The best program managers notice systemic biases and attack them. For example, noticing that all of the finite element modeling literature assumes a locally static situation and asking ‘what if it was dynamic?’ “The best program managers can get into the trees and still see the forest.” Obviously, this quality is rather fuzzy but leads to two precise questions:

  1. How do you find people who can uncover systemic biases in a discipline?
  2. How could you systematize finding systemic biases in a discipline?

The first question suggests that you should seek out heretics and people with expertise who are not experts. The second question suggests building structured frameworks for mapping a discipline and its assumptions.

A large part of a DARPA program manager’s job is focused network building. DARPA PMs network in the literal sense of creating networks, not just plugging into them. PMs meet disparate people working on ideas adjacent to the area in which they want to have an impact and bring them together in small workshops to dig into which possibilities are not impossible and what it would take to make them possible. The PMs host performer days — small private conferences for all the people working on different pieces of the program where performers can exchange ideas on what is working, what isn’t working, and build connections that don’t depend on the PM. J.C.R. Licklider2 is a paragon here. He brought together all the crazy people interested in human-focused computing. On top of that,  he also helped create the first computer science lab groups. PMs also build networks of people in different classes of organizations – government, academia, startups, and large companies. These connections smooth the path for technologies to go from the lab to the shelf.

DARPA PMs need to think for themselves, be curious, and have low ego. Why does this matter? When you are surrounded by smart, opinionated people the easy option is to either 100% accept what they’re saying because it’s eloquent and well-thought through or reject it outright because it sounds crazy or goes against your priors. Thinking for yourself allows you to avoid these traps. PMs need to be curious because building a complete picture of a discipline requires genuine curiosity to ask questions nobody else is asking. A large ego would lead to a program manager imposing their will on every piece of the program, killing curiosity and the benefits of top down problems and bottom up solutions.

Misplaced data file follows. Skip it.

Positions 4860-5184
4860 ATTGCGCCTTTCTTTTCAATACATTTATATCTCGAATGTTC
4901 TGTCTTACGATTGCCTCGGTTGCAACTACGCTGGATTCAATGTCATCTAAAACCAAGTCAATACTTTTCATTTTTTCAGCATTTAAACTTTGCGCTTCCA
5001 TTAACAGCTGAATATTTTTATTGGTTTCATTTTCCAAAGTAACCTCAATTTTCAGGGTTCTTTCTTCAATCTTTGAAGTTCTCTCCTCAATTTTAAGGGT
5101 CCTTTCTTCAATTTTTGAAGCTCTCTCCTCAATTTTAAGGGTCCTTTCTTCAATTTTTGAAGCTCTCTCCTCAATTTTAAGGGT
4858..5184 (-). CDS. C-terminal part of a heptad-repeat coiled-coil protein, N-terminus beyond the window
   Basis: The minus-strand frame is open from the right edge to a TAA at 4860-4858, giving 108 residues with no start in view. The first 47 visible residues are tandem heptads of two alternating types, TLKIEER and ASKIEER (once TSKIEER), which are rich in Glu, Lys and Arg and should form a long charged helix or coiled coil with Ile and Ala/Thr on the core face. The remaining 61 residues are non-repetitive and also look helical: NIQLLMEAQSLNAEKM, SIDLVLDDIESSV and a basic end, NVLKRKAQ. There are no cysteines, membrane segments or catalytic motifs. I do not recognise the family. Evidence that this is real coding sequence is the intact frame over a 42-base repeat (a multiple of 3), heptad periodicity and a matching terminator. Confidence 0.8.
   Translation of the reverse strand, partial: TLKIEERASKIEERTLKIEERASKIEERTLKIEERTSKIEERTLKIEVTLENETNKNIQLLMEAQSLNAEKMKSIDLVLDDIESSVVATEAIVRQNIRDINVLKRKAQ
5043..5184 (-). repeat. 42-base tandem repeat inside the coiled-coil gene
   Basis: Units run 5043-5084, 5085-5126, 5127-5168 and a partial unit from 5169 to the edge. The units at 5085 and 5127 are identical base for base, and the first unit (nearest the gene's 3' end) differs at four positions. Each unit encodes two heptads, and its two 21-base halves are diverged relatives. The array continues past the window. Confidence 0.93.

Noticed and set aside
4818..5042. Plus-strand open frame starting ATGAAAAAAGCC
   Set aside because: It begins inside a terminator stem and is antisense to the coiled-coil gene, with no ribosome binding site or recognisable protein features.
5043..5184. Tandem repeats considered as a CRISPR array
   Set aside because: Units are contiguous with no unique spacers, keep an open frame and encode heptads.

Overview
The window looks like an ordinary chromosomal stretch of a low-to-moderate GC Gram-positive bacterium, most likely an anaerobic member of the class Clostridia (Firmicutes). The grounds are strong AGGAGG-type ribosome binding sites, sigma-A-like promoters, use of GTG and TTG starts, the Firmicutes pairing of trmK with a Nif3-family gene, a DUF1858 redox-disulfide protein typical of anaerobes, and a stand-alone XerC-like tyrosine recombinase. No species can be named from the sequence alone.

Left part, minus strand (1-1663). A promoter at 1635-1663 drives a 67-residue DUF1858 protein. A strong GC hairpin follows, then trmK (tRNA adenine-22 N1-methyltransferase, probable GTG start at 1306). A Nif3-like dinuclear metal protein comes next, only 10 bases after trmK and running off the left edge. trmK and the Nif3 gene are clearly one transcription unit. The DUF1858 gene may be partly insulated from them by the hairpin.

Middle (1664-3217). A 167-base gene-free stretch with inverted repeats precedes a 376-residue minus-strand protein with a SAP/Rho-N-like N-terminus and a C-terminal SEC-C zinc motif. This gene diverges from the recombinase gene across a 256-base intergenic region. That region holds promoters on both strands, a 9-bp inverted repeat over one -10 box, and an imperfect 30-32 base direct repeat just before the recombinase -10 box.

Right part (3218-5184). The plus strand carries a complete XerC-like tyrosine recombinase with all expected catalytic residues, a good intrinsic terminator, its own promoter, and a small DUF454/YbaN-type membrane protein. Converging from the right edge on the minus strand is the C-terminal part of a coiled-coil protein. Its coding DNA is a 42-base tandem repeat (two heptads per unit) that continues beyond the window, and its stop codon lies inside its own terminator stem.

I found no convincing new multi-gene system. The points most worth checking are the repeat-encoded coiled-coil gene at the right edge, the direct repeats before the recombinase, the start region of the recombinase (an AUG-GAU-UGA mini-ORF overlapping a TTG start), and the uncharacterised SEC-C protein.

DARPA is incredibly flexible with who it hires to be program managers. There are legal provisions in place that let DARPA bypass normal government hiring rules and procedures. Hiring flexibility is important because PMs are the sort of people who are in high demand, so they may be unwilling to jump through hoops. Bureaucracies ensure consistency through rules – minimal bureaucracy means there are no safeguards against hiring a terrible program manager so the principle that ‘A players hire A players and B players hire C players’ is incredibly important.

DARPA Program managers have a tenure of four to five years. This transience is important for many reasons. Transience can inculcate PMs against the temptation to play it safe or play power games because there’s only one clear objective – make the program work. You’re out regardless of success or failure. Explicitly temporary roles can incentivize people with many options to join because they can have a huge impact, and then do something else. There’s no implicit tension between the knowledge that most people will leave eventually and the uncertainty about when that will be. Regular program manager turnover means that there is also turnover in ideas.

Why do people become DARPA Program managers? From a career and money standpoint, being a program manager seems pretty rough. There are unique benefits though. It offers an outlet for people frustrated with the conservative nature of academia. The prospect of getting to control a lot of money without a ton of oversight appeals to some people. Patriotism is definitely a factor, and hard to replicate outside of a government. Being a PM can gain you the respect of a small, elite group of peers who will know what you did. Finally, there may be a particular technological vision they want to see out in the world and DARPA gives them the agency to make it happen in unique ways.

Incentives and Structure

Opacity is important to DARPA’s outlier success. Congress and the DoD have little default oversight into how a PM is spending money and running a program. Opacity removes incentives to go for easy wins or to avoid being criticized by external forces. Of course, opacity can also be abused in too many ways to list, so it’s important to ask: How does DARPA incentivize people not to abuse opacity? . . .

Continue reading.

Written by LeisureGuy

29 June 2020 at 4:17 pm